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Sunday, October 5, 2008

The Sandman, Review

Sinister doings in 'Sandman' premiere
by Robert Johnson, The Star-Ledger
Sunday October 05, 2008, 9:54 PM
Terra Firma Dance TheatreWhere: Dance Express, 131 N. Washington St., DunellenWhen: 8 p.m. SaturdayHow much: Tickets are $25 general admission and $18 for students. Call (347) 451-1876.
With an eye-thief on the loose in choreographer Stuart Loungway's new ballet "The Sandman," darkness comes early to hopeful young things taking their chances on the singles scene. Terra Firma Dance Theatre gave this ghoulish premiere its second performance Saturday at the Middlesex County East Brunswick Vo-Tech, adding a sinister, new meaning to the words "blind date."
Based on the story of the same name by the reliably creepy writer ETA Hoffmann, "The Sandman" goes where "Coppelia," the famous 19th-century ballet adaptation of Hoffman's story, dared not -- into a dead zone of anxiety, fear and thwarted desires. "Coppelia's" young lovers radiate vivacity and witless charm, counteracting the menace of seedy old Dr. Coppelius, the inventor who builds mechanical girls in a spare room. Without these characters, Loungway's work revolves around Nathan, an artist plagued by nightmares and romantic longings.
As a child, Nathan was told at bedtime that if he didn't shut his eyes and go to sleep, the Sandman would come and pluck them out. This parenting strategy has since been discredited, but meanwhile it has left our hero with some serious issues. Sketchbook in hand, he attempts to seduce women by offering to draw their portrait. Initially flattered, they become terrified when they look at the sketches and see only -- eyeballs. Nathan doesn't have much luck with women. In fact, he repulses them. Is it any wonder that he turns to the mechanical babe, Olympia?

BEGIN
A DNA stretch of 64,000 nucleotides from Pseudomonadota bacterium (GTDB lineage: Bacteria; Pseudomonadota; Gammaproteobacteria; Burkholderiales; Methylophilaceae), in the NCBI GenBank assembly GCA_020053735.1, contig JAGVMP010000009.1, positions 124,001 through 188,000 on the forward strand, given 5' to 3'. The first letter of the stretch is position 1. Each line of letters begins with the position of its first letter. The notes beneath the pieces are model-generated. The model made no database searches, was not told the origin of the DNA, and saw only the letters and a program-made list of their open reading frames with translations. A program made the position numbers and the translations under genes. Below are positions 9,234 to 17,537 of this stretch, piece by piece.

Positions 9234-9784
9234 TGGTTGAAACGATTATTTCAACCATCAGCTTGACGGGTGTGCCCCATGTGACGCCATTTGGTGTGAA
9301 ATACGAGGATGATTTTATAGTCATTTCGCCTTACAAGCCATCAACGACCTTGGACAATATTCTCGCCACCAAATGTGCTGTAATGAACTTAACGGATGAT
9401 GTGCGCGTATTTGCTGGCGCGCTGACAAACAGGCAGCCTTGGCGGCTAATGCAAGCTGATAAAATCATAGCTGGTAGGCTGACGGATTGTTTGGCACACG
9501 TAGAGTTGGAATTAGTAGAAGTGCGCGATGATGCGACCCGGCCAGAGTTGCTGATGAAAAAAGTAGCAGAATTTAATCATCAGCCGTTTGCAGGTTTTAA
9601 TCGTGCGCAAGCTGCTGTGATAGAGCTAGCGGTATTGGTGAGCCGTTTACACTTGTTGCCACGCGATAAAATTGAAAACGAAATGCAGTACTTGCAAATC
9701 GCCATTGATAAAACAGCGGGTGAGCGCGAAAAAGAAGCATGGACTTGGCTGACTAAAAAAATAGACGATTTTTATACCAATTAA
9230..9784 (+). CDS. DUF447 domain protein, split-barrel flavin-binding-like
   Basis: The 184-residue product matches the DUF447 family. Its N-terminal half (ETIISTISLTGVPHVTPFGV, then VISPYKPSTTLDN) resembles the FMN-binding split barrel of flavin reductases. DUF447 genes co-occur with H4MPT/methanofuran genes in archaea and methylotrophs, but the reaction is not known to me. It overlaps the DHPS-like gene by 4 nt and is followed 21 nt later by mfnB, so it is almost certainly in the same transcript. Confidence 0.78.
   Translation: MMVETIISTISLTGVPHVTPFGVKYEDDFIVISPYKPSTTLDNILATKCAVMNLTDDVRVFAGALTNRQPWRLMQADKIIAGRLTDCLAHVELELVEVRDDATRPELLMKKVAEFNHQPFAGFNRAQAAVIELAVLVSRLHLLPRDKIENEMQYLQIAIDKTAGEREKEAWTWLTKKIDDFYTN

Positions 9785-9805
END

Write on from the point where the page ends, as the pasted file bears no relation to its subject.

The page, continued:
There's more going on here than the titillating combination of sex, fear and the desire to control a love object. Typically, Loungway has packed his work with intellectual conceits, asking but not answering provocative questions about relationships -- what do people see when they look at each other? -- and also about voyeurism and the relationship between artists and the models who inspire them. Klara, Olympia's "real girl" counterpart, strikes the pose of Degas' young ballerina.
Though a relatively short, one-act ballet, "The Sandman" incorporates a film, text, original music and scenery. The choreography is also densely packed, involving an actor (Liam Joynt) who plays Nathan, with dancers David Sonne, Maria Phegan and Emily Wagner representing Nathan's dilemma in movement that ranges from stretched, balletic elegance to robotic staggering, shakes and clunky falls. Phegan, a performer of gutsy lyricism, seems especially well suited to the role of Klara.
This work could easily be expanded to fill a whole program. Instead, Terra Firma offered two more premieres: Heather Jeane Favretto's "Bedlam Blitz," a post-modern Punch 'n Judy duet set to a live rock 'n roll score; and veteran choreographer Randy James' "Catskill Coyote."
"Coyote" works through movement and music alone, yet it captures some of the same poignancy as the moment, in Loungway's dance, when Nathan stands over the disjointed body of Olympia and plaintively insists, "I love you." In "Coyote," five characters -- not a lucky number -- try to pair off. The action becomes predictably desperate. Yet what stands out, at the beginning and again at the end, is the vivid, sensual yearning of people stretching their necks. Can these gentle souls nudge love in their direction?
Robert Johnson may be reached at

Saturday, November 24, 2007

Review, OYOU, Terra Firma Dance Theatre

Ambitious ballet provides food for thought
by Robert Johnson, Star-Ledger Staff
Sunday November 18, 2007, 8:56 PM